American Urological Association - Amyloidosis
- Rarely occurs in the bladder and is more often a primary localized process than a reflection of systemic amyloidosis.
- Primary amyloidosis is due to AL-type amyloid.
- Secondary amyloidosis is associated with hemodialysis, multiple myeloma, autoimmune causes and chronic infections.
- Age: Typically in adults (5th and 6th decades) and presents with hematuria.
- Localized amyloidosis may present as a solitary "tumor" mass that ulcerate the mucosa and masquerade as a malignancy.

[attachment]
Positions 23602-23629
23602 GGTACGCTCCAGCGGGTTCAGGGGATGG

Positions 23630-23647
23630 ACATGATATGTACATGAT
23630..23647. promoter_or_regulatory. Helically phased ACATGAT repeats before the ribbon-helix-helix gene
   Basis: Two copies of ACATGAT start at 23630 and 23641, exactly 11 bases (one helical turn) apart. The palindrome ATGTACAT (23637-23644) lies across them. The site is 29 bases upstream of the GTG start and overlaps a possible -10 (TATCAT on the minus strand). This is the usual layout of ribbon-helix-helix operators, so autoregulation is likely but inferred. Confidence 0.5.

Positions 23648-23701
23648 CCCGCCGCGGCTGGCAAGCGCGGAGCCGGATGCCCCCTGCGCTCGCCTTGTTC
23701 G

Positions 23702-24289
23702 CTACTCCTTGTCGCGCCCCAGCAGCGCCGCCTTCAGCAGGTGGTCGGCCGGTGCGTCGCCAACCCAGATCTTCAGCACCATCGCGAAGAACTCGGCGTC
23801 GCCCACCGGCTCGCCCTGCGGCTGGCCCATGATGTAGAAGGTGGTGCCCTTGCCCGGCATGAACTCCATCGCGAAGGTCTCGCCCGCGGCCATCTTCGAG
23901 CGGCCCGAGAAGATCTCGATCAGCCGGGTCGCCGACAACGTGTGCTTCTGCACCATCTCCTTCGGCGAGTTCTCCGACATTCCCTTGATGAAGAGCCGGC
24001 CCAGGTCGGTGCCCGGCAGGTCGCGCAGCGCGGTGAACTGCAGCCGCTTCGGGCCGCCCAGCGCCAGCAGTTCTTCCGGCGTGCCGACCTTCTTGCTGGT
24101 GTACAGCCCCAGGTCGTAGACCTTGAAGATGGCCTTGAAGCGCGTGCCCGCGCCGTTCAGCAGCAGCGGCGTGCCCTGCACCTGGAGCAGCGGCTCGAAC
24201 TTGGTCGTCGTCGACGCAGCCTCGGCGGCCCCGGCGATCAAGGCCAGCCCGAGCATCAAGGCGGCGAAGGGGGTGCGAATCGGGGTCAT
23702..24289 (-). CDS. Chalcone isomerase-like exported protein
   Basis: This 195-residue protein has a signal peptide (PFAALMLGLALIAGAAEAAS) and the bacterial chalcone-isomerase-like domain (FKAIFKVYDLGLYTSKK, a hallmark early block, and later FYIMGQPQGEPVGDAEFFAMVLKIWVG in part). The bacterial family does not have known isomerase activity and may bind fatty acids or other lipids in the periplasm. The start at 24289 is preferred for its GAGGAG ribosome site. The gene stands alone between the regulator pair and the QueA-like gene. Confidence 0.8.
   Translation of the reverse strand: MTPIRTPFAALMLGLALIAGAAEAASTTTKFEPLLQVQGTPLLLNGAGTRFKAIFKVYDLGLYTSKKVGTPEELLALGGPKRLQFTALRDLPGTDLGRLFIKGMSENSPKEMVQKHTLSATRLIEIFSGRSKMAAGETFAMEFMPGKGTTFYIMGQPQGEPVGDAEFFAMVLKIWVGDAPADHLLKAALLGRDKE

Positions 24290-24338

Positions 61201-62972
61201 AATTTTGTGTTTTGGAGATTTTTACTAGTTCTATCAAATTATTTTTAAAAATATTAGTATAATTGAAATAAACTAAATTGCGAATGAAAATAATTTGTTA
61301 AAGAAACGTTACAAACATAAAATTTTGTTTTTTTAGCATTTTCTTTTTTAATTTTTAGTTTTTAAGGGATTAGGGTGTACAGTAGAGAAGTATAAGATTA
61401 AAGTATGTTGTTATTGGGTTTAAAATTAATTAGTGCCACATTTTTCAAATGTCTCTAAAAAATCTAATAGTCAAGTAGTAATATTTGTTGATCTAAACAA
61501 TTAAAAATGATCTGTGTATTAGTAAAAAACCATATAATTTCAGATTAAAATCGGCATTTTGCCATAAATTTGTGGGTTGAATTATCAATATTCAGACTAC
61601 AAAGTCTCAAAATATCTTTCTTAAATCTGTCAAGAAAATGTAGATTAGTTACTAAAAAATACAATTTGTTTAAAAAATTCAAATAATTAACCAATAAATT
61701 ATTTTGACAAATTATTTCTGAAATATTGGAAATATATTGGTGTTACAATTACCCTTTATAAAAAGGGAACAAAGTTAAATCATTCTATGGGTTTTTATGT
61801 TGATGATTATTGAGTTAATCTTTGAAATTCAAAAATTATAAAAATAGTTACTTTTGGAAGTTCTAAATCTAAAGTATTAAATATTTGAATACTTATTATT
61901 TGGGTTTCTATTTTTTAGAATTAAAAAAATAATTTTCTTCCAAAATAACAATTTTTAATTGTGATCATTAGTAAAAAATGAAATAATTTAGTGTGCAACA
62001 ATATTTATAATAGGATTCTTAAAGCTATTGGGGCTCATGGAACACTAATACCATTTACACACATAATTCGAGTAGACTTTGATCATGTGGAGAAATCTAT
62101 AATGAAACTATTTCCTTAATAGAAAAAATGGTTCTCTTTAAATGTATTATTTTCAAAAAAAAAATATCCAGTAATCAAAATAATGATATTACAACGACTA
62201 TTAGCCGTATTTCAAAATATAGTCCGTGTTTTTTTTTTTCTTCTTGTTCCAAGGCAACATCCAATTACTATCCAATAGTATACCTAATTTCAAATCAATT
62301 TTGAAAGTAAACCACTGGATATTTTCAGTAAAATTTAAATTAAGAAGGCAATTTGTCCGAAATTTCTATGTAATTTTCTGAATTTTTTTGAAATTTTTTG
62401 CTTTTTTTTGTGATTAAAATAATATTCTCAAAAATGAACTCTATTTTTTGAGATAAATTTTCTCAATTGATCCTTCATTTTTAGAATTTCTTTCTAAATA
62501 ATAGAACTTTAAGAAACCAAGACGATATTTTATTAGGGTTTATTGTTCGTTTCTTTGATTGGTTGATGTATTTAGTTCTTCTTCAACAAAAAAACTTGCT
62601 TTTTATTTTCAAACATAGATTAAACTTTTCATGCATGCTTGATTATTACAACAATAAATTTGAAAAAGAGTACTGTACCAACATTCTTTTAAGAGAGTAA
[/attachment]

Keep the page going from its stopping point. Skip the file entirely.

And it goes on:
- Gross: Diffuse amyloidosis can be visualized as mucosal erythema.
- Deposition of eosinophilic amorphous materials in lamina propria and muscularis propria, with associated histiocytic and foreign body giant cell reactions (image A).
- Vessel wall may also appear thickened by amyloid deposits, usually in systemic amyloidosis.
- Ancillary work-up:
- Congo red stain shows dense orange-brown under light microscopy and apple green birefringence under polarized light (image B), confirming the diagnosis.
- Electron microcopy shows nonbranching rigid 8-12 nm fibrils.
- Immunohistochemistry for typing (e.g. κ or λ light chains)
- Localized bladder amyloidosis has high recurrence rate of ~50%.